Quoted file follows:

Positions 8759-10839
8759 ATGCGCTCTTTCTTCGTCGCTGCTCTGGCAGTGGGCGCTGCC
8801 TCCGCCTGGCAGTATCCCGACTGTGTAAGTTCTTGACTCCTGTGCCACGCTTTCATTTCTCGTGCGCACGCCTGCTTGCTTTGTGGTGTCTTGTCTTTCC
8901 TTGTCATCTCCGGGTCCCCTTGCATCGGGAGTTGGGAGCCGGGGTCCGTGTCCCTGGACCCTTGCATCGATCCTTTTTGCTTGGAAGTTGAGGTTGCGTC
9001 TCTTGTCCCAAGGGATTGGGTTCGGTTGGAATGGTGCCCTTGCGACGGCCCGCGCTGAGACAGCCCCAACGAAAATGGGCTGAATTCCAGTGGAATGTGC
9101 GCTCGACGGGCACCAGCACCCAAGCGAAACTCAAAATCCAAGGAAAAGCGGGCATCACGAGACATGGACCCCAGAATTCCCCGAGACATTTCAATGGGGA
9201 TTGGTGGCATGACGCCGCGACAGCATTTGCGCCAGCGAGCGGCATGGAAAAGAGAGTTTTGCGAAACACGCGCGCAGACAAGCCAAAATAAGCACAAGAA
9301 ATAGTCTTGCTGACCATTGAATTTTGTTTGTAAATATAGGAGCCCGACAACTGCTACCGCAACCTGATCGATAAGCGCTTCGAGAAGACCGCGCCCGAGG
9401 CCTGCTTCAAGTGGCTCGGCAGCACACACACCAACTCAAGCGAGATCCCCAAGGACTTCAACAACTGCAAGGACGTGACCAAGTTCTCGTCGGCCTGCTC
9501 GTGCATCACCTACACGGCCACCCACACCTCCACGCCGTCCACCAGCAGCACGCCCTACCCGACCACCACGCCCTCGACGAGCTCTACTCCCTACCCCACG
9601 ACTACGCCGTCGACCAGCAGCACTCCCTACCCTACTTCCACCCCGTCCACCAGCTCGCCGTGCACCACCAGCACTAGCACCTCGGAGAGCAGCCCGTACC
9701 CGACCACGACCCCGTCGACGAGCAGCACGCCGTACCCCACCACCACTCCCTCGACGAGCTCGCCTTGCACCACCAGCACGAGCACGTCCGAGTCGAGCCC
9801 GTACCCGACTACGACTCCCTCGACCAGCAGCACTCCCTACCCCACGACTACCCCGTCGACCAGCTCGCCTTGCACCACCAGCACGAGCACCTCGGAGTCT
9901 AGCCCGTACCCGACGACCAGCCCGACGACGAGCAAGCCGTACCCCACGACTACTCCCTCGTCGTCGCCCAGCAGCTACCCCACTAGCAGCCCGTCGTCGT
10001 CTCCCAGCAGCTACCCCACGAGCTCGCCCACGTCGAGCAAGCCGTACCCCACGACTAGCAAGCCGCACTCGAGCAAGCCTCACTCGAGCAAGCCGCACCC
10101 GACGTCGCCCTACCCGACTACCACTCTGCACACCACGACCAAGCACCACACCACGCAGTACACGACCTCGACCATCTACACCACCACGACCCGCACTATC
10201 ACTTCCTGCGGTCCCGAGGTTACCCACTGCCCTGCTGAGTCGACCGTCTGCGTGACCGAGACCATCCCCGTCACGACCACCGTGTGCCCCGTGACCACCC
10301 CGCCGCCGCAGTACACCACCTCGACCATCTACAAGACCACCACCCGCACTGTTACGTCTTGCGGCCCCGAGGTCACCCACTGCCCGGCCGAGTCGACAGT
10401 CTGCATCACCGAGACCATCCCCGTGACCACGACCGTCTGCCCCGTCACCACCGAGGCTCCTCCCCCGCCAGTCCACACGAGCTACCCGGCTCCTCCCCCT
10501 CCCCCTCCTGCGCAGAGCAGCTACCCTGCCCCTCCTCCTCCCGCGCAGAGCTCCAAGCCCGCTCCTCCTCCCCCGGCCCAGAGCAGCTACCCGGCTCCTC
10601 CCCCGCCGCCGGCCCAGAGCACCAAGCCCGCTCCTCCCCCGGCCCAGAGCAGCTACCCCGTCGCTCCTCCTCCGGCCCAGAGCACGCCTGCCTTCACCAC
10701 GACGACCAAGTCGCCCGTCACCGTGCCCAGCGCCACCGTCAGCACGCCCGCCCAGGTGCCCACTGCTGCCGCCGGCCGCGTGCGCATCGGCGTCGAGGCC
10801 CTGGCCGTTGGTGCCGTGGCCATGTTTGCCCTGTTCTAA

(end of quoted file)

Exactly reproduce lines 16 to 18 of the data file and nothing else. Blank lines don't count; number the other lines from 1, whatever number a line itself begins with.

10101 GACGTCGCCCTACCCGACTACCACTCTGCACACCACGACCAAGCACCACACCACGCAGTACACGACCTCGACCATCTACACCACCACGACCCGCACTATC
10201 ACTTCCTGCGGTCCCGAGGTTACCCACTGCCCTGCTGAGTCGACCGTCTGCGTGACCGAGACCATCCCCGTCACGACCACCGTGTGCCCCGTGACCACCC
10301 CGCCGCCGCAGTACACCACCTCGACCATCTACAAGACCACCACCCGCACTGTTACGTCTTGCGGCCCCGAGGTCACCCACTGCCCGGCCGAGTCGACAGT